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#coroutines
Title
# coroutines
a

Andrea Giuliano

08/26/2020, 2:58 PM
Sorry folks, I have another question around suspending function and structured concurrency. As far as I understood, suspect modifier will make the function suspendable, which means that the underneath thread can continue doing some work. So far so good. Now say that I have a function like this
Copy code
suspend fun doSomething() = coroutineScope {
   val channel: Channel<Int> = Channel(capacity)
   val results = aggregator.aggregate(channel)
   channel.close()
   results
}
where
aggregator
is a class that exposes a suspending function
aggregate
that uses the channel to listen to messages with
channel.receive()
Now, would
channel.close()
be ever invoked before the aggregator finishes to receive all the messages? Or since I’m not creating a new scope (by using launch or async for example) guarantees that each line of my snippet is executed one after the other finishes? And if that’s the case what’s the purpose of marking a function like
aggregate()
with a suspend modifier (although it suspends since it will wait for mesages in the channel)?
z

Zach Klippenstein (he/him) [MOD]

08/26/2020, 4:16 PM
would channel.close() be ever invoked before the aggregator finishes to receive all the messages?
Not if
aggregate
is doing structured concurrency right and not leaking any coroutines. To which point, calling
close
(or
cancel
) on such a channel is unnecessary.
Or since I’m not creating a new scope (by using launch or async for example) guarantees that each line of my snippet is executed one after the other finishes?
Yes. Although, again, if
aggregate
is being naughty and launching new coroutines that don’t follow scoping rules (e.g. using
GlobalScope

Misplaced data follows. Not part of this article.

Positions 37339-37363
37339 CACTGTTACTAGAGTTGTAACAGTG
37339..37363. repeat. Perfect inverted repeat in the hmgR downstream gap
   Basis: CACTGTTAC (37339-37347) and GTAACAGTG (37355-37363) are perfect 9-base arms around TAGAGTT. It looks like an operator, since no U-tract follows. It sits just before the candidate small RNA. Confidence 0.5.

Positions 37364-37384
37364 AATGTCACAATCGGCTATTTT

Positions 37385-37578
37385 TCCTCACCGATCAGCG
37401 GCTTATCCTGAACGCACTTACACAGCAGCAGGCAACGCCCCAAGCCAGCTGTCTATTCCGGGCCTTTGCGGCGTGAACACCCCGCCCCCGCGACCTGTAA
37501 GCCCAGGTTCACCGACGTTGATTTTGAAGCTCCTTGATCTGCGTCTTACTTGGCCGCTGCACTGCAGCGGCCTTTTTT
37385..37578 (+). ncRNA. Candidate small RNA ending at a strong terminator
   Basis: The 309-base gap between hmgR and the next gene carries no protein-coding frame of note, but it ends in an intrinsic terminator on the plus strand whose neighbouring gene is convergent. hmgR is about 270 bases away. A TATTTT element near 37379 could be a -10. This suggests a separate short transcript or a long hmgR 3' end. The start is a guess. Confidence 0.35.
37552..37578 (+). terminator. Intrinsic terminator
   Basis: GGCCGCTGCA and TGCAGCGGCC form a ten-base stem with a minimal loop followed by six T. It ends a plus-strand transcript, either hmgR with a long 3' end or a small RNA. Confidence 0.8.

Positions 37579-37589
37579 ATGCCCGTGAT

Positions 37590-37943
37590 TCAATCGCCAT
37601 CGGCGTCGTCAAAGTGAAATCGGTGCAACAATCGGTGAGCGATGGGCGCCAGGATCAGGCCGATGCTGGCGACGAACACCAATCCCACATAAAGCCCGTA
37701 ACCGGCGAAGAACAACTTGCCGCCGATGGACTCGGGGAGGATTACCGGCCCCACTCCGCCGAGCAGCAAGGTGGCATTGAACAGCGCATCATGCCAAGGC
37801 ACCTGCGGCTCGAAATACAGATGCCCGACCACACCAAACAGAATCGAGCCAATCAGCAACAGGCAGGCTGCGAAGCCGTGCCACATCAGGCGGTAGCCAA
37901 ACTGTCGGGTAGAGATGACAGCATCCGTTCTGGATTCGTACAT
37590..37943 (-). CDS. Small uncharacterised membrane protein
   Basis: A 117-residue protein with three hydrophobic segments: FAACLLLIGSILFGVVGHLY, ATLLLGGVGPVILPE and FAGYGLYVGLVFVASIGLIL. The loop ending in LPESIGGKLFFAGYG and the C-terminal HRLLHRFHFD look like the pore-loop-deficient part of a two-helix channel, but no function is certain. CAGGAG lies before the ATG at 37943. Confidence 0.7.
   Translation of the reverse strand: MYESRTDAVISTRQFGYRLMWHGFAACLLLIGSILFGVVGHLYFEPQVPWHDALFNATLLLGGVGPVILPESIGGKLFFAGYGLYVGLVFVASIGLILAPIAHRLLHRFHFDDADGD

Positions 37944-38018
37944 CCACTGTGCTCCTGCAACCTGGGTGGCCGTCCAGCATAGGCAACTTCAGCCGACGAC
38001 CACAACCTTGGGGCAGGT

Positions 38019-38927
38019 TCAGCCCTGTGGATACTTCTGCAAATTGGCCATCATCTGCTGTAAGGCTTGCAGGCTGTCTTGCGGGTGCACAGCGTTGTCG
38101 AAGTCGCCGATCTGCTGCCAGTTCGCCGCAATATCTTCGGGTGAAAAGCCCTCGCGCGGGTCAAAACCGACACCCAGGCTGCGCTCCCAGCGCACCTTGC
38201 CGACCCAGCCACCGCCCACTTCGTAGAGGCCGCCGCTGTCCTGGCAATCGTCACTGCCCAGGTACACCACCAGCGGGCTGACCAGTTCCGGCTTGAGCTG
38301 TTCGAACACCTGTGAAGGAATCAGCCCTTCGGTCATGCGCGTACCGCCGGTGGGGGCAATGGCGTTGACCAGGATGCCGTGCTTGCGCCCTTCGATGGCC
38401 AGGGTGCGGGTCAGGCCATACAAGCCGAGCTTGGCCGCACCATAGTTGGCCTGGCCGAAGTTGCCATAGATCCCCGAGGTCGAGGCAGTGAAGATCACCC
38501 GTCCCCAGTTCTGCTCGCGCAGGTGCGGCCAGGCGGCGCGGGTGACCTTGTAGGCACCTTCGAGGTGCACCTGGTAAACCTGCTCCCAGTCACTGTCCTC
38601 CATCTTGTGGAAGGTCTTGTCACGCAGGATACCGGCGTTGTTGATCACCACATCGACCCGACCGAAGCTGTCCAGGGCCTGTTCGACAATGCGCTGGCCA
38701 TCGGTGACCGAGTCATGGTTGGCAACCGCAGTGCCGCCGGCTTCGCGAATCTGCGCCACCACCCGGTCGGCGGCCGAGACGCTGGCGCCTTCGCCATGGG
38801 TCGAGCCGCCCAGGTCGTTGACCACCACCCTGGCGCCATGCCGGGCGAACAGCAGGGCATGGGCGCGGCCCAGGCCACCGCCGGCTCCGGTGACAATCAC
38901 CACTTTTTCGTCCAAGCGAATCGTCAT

), then those coroutines could be running after
aggregate
returns, but if
aggregate
is just looping over
channel.receive()
, for instance, then it’s well-behaved and your assumption would be correct.
what’s the purpose of marking a function like aggregate() with a suspend modifier?
You answered your own question: “it suspends since it will wait for mesages in the channel”. Another question however might be, why do suspend modifiers need to be propagated up the call chain if methods are only doing sequential things anyway? And the answer to that is because if you call a method that calls a method that suspends, everything after that innermost suspension point needs to be wrapped up into the continuation (the “callback”) that will be resumed when the suspend resumes. That requires every method up the chain to have the state machine infrastructure that the Kotlin compiler uses to actually implement continuations. And the only way the compiler knows to generate that state machine infra is by the suspend modifier on each of these methods. Another, less technical, answer is that it serves as a documentation hint to people reading this method signature that it (probably) won’t do any blocking work on the current thread, so it’s safe to call, e.g., from somewhere like the Android main thread.